“We work in tight compartments and information is analysed before it can be presented as intelligence,” says a senior army official. He agrees that a centralised system is required, pointing out that the National Counter Terrorism Authority (Nacta) was envisioned with this goal in mind. “Having someone like General Durrani as national security adviser is also a workable solution,” the senior official says.
“Agencies work in vertical silos,” says Ahsan Iqbal. He argues for the need to coordinate data at the low, mid and senior levels for effectiveness.
But the lackadaisical attitude of the government towards this critical function can be gauged by the fact that the well-respected Tariq Pervez who was appointed as the first Chairman of Nacta resigned within the year and the organisation never got off the ground. “Nacta exists only on paper,” says Shah Mehmood Qureshi. “The interior minister seems preoccupied with other matters and is not focused on this issue.”
“Nacta should be activated,” says PPP leader Qamar Zaman Kaira. But he maintains the role of Nacta was in terms of combating terrorism and developing policy, not just coordinating intelligence. Whatever the rationale, the government in the midst of fighting a major war is without a national security adviser, a foreign minister or a system like Nacta.
The system itself is flawed in many respects, dependent on individuals to function adequately. According to Qureshi, when he was the foreign minister, there was no institutionalised system of sharing information or intelligence and he did not routinely get intelligence briefs. “At times, I had to take the initiative myself to get input and engage with the ISI. I personally had a good relationship with them and they were very cooperative. But there was no institutionalised mechanism.”
This virtually ensures that key information required to formulate policy is going to be ignored. A large amount of data is generated every day, says former IB chief Masood Sharif Khattak. “Data is focused into points of interest and this is filtered and developed into leads,” he explains. The military, he says, has mechanisms set in place but this is missing in the civilian administration. “There is nothing in the prime minister’s secretariat to deal with all the reports coming in and no assessment is done. The final picture should be presented to the boss but it doesn’t always happen. Systems need to be created.”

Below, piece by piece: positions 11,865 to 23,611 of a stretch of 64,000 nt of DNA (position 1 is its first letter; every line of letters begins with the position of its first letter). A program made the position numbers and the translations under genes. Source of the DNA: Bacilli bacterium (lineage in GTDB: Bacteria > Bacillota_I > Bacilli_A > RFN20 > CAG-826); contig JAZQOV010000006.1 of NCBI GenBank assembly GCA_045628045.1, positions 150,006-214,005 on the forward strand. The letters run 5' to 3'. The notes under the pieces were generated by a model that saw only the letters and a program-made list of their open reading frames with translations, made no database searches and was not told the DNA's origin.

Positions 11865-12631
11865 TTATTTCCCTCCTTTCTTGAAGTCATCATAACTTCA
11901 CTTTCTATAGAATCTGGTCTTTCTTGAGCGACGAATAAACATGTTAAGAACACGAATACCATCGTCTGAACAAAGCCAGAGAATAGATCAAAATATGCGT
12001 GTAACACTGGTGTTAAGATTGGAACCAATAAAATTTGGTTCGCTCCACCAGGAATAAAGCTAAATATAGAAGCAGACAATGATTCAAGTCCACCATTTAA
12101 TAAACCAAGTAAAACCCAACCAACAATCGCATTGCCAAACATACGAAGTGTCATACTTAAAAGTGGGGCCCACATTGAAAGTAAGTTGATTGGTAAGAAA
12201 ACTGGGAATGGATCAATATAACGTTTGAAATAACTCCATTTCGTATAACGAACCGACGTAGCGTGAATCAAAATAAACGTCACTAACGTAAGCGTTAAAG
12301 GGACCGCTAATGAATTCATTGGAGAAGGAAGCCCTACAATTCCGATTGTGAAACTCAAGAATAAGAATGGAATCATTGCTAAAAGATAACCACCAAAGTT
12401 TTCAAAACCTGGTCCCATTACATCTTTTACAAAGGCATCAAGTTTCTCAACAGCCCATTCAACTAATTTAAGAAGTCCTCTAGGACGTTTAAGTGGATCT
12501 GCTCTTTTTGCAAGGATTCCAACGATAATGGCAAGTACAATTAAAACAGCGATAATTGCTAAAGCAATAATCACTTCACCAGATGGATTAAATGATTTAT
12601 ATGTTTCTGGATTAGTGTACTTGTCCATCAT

According to former president General Pervez Musharraf, when he was president and army chief, all intelligence coordination was handled by the Director General of the ISI. “The heads of the ISI, IB and MI would meet once a week, led by the DG ISI. A fully developed factsheet with intelligence developed from confirmed information would be provided to me,” he says.
The system worked, says Musharraf. “I would even call up the heads of the ISI, IB and MI and call them in for meetings. The direction was clear from the top and there was unity of command.” But that worked when Gen. Musharraf wielded absolute power – the system was dependent on one man.
Masood Sharif Khattak agrees there was uniformity of command in the Musharraf years but there is a tendency by military rulers to treat civilian agencies with less respect. The military agrees there is a divide between the military intelligence apparatus and their civilian counterparts. Intelligence gathering has to be at the thana level, Khattak says. But the police needs to be handled better. “Political whims result in the appointment of IGPs. There is no merit or professionalism.”
The military agrees this is a problem. “We have to depoliticise the police,” says a military official. The army, he says is trained to deal with insurgents and countering terrorism in cities and towns is best handled by local law enforcement.
There seems to be a general consensus that Pakistan needs a national security adviser, Nacta or an organisation like Homeland Security. But just creating the office on paper will not be enough. The first Nacta chairman did not have any staff or resources to do his job. Durrani says his office was never properly established with the right mix of people. “The leadership didn’t understand this. They did not have the vision,” he says.
There are however differences of opinion on the constitution of an organisation such as Nacta. Musharraf argues that the system is ingrained and creating a supra-intelligence agency may be counterproductive. Ahsan Iqbal suggests that any such organisation should be a sub-committee of the Defence Committee of the Cabinet with a permanent secretariat. He points out there are no rules or framework for intelligence agencies at all.